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Captopril in Takayasu's Disease

Heikki I. Pirttiaho, MD
Arch Intern Med. 1985;145(1):180. doi:10.1001/archinte.1985.00360010228050.
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To the Editor.  —In the January Archives Grossman et al1 reported encouraging results from the clinical use of captopril in the hypertension associated with Takayasu's disease. However, one of the most serious side effects of captopril, proteinuria, is known to be more frequent in subjects with preexisting renal disease2,3 and, consequently, subjects with Takayasu's arteritis and renal hypertension could be expected to be at increased risk. The following case supports this assumption.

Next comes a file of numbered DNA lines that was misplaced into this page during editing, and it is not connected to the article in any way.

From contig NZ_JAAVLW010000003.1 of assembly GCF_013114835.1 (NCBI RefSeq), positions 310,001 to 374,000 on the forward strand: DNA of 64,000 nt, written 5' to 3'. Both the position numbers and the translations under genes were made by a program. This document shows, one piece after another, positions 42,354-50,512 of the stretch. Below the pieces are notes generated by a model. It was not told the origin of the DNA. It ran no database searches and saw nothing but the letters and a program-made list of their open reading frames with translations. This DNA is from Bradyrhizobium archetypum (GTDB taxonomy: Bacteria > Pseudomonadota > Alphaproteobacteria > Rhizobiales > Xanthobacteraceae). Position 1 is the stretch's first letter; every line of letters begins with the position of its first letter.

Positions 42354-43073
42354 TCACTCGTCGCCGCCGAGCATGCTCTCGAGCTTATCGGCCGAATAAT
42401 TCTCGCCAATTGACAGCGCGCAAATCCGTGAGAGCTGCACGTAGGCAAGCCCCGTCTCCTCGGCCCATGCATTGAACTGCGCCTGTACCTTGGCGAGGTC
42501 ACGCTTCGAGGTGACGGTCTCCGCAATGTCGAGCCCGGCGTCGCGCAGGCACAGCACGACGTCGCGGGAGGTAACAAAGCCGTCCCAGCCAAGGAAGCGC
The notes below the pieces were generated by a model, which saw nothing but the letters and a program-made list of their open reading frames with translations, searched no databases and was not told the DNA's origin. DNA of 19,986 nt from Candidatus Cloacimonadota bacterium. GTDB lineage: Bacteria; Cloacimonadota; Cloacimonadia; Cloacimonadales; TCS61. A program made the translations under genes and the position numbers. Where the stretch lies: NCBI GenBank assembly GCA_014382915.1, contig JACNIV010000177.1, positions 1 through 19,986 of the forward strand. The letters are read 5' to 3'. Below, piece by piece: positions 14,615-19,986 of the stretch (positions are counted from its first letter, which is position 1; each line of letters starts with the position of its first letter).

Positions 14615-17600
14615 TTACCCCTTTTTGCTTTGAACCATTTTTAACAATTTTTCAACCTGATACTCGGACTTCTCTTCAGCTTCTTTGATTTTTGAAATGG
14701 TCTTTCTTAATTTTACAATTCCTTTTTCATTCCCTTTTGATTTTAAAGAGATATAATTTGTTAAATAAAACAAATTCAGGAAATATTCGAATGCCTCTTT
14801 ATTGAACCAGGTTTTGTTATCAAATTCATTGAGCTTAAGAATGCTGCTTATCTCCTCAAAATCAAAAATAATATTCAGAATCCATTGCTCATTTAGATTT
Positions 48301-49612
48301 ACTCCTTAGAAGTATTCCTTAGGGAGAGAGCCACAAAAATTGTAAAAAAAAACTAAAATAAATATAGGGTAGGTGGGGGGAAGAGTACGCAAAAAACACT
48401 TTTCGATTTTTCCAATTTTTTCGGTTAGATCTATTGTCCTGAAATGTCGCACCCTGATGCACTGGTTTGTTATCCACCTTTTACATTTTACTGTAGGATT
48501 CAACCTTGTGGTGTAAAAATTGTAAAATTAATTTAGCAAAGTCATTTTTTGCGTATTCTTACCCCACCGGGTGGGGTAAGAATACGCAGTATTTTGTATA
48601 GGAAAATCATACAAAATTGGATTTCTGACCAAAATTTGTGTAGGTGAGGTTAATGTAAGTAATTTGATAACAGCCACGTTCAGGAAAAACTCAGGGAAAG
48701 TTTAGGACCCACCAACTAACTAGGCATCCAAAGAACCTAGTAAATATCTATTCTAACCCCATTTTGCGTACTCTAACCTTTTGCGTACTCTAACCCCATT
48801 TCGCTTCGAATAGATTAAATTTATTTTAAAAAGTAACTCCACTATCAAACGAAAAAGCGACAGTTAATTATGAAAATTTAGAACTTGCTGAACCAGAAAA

Report of a Case.  —A 28-year-old woman with Takayasu's disease, bilateral renal arterial stenosis, and severe hypertension underwent captopril therapy three years ago. The patient responded poorly to therapy with sotalol hydrochloride (320 mg/day), minoxidil (60 mg/day), and furosemide (160 mg/day). Captopril (maximal daily dose, 300 mg, with sotalol and furosemide) led to a satisfactory decrease in BP. Before captopril therapy, the patient had no proteinuria and her serum creatinine value was normal (88 μmole/L), although


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